The much-awaited qualifying race began at 8:30am on March 25 in clear weather conditions. Rather than simply aiming to beat the clock, the team focused on the setup as they had the previous day. Each setup change brought further improvement, with the drivers praising the speed, stability, and easy handling. The RC’s time broke 9 minutes, recording its fastest time of 8 minutes 56.073 seconds and finishing top in the SP3T class. All of the fine-tuning had finally paid off in the results.
The four-hour race began at noon, with Matsui and Gamo taking turns as the driver. In a complete turnaround from the problem-stricken testing in Japan, the team racked up a succession of trouble-free laps requiring only routine pit stops. After completing the full four hours without once losing the top spot, they finally finished first in class. More important than the finishing position, however, was being able to steadily complete each lap while gathering data and fine-tuning the setup in preparation for The 24 Hours of Nürburgring.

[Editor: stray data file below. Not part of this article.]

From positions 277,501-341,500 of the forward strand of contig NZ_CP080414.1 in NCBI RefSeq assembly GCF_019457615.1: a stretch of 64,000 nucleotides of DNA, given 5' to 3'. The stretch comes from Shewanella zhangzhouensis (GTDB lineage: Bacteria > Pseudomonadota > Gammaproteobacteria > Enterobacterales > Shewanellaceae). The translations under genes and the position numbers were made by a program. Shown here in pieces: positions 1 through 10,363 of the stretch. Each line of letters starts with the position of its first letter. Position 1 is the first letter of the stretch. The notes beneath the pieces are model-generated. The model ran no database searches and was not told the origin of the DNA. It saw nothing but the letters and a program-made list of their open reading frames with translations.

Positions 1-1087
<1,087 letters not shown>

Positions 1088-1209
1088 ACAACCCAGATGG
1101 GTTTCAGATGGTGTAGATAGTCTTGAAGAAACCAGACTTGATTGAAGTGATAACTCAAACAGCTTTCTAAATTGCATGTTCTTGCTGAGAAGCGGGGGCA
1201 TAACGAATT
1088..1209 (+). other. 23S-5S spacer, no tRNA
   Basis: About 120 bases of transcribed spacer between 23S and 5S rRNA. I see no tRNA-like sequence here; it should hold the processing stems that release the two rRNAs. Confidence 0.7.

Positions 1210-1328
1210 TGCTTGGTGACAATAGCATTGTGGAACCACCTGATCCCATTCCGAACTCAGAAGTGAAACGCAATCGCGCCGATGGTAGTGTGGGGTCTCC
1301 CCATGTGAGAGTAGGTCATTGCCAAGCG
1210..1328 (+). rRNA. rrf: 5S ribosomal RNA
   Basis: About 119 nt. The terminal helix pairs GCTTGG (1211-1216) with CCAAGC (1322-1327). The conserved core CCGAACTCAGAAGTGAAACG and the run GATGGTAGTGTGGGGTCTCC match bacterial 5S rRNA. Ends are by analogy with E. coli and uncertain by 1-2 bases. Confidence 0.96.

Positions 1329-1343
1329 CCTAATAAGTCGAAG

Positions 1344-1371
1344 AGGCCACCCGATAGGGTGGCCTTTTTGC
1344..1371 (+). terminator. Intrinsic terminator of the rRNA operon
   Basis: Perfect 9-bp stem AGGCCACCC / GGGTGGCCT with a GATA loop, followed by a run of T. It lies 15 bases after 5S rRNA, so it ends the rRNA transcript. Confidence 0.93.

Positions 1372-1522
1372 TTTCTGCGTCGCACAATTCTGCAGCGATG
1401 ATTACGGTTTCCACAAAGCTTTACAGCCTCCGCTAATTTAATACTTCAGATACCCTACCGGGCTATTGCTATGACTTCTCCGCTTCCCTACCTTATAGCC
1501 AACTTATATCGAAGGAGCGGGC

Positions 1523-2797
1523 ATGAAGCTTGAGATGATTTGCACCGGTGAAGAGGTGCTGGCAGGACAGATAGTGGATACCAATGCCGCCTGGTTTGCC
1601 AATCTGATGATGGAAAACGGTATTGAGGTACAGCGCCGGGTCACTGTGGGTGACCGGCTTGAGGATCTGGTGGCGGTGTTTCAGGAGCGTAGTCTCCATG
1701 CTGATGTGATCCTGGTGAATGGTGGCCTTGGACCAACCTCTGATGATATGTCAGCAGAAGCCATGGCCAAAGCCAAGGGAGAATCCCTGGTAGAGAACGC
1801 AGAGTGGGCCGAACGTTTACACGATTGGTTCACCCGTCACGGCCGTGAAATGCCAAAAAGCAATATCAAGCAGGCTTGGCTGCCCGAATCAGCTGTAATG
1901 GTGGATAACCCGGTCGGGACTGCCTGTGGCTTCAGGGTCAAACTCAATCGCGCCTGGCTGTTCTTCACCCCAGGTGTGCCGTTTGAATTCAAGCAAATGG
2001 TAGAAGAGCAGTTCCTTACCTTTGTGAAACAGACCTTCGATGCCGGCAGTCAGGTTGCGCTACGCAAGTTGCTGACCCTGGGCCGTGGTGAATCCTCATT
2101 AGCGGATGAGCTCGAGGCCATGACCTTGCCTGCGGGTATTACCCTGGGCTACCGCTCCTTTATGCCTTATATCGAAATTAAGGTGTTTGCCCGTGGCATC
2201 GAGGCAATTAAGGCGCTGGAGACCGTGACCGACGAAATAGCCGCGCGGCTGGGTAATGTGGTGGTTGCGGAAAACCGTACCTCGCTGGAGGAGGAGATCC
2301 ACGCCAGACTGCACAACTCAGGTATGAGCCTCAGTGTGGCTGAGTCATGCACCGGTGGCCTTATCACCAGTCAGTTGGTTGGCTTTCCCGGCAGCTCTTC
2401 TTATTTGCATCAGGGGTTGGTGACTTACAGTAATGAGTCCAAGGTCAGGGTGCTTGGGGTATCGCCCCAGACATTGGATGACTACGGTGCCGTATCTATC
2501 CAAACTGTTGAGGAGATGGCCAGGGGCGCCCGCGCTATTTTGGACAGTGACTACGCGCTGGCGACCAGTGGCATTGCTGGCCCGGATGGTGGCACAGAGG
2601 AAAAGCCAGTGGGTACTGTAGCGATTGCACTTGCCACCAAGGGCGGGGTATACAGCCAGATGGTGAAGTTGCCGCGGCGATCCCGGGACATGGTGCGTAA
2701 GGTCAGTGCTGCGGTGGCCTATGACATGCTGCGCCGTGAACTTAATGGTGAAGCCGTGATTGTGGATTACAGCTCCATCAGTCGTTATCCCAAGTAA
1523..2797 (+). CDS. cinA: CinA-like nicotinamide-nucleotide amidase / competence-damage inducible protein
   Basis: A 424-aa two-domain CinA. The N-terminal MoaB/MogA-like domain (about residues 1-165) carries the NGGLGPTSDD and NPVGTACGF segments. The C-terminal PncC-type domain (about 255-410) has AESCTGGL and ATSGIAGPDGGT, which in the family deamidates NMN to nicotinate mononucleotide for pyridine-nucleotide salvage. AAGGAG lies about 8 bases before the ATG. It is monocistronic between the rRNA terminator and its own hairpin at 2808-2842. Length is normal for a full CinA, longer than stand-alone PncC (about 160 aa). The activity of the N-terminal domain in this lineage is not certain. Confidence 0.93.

Although the car’s tuning was satisfactory, the mechanics still had lessons to learn in terms of proper communication, reporting completion of tasks, and information sharing. The pressure and time constraints of actual race conditions also led to some checks being omitted. However, the mechanics proactively acknowledged these issues without prompting from Chief Mechanic Hirata, so they can be expected to make solid progress before the next race.
Winning is not the project’s main objective, but the Lexus RC must compete against a lineup of tough competitors in the SP3T class. Findings and lessons from the VLN1, as well as driver feedback, will be used to make improvements to develop an even better-performing car within the limited time available. It’s time to step up the pace in preparation for The 24 Hours of Nürburgring.